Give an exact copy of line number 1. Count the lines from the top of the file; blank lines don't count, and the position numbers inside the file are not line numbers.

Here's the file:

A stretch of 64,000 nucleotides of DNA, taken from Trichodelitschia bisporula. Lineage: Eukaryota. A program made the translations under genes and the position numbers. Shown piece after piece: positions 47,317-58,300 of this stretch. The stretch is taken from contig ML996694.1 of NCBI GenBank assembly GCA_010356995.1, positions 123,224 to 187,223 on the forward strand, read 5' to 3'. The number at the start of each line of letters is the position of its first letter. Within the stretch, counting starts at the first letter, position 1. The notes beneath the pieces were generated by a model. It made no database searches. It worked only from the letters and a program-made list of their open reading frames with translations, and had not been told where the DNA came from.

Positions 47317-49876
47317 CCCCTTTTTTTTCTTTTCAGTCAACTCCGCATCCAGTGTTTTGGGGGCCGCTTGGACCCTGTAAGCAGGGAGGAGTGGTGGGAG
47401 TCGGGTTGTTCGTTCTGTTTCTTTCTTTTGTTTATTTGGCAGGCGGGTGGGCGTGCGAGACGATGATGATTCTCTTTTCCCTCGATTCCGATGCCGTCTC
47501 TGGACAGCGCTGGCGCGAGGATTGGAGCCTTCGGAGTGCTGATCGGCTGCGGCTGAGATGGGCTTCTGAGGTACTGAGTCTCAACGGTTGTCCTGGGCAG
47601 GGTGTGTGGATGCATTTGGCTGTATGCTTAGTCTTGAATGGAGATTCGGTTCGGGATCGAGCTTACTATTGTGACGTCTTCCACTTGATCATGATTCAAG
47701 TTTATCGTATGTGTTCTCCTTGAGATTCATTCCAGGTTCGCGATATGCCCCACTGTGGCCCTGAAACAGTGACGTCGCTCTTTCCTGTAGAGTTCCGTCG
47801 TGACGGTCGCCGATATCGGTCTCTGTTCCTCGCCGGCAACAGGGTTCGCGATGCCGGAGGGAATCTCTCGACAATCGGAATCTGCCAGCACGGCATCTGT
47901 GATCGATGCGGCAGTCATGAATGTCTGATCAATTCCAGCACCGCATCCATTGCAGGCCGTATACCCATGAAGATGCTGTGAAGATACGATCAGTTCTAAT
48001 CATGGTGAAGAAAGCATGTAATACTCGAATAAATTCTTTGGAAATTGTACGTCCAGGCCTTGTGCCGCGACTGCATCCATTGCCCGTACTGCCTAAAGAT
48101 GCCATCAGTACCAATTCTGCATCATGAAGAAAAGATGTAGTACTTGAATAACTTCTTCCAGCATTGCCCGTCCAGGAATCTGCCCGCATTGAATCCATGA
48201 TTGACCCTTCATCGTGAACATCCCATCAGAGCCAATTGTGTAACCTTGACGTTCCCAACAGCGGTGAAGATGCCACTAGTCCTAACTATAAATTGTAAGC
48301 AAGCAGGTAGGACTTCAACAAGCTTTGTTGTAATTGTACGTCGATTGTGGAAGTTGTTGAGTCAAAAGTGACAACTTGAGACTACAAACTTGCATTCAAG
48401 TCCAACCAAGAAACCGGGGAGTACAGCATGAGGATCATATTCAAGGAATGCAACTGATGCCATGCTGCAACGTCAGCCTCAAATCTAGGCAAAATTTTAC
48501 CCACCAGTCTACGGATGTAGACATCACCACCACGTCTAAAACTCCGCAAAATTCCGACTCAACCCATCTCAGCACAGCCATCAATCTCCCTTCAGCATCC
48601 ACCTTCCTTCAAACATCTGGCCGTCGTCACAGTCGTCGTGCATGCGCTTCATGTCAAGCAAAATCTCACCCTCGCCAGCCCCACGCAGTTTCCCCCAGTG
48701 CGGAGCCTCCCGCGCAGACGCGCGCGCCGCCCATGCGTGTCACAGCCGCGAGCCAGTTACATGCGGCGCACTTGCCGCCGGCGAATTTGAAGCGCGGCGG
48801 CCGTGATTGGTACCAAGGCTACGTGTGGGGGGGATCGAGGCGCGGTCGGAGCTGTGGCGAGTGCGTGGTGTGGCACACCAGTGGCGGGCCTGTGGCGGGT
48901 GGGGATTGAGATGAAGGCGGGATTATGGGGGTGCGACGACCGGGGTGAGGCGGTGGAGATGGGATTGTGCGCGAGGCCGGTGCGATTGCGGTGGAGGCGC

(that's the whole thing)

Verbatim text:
A stretch of 64,000 nucleotides of DNA, taken from Trichodelitschia bisporula. Lineage: Eukaryota. A program made the translations under genes and the position numbers. Shown piece after piece: positions 47,317-58,300 of this stretch. The stretch is taken from contig ML996694.1 of NCBI GenBank assembly GCA_010356995.1, positions 123,224 to 187,223 on the forward strand, read 5' to 3'. The number at the start of each line of letters is the position of its first letter. Within the stretch, counting starts at the first letter, position 1. The notes beneath the pieces were generated by a model. It made no database searches. It worked only from the letters and a program-made list of their open reading frames with translations, and had not been told where the DNA came from.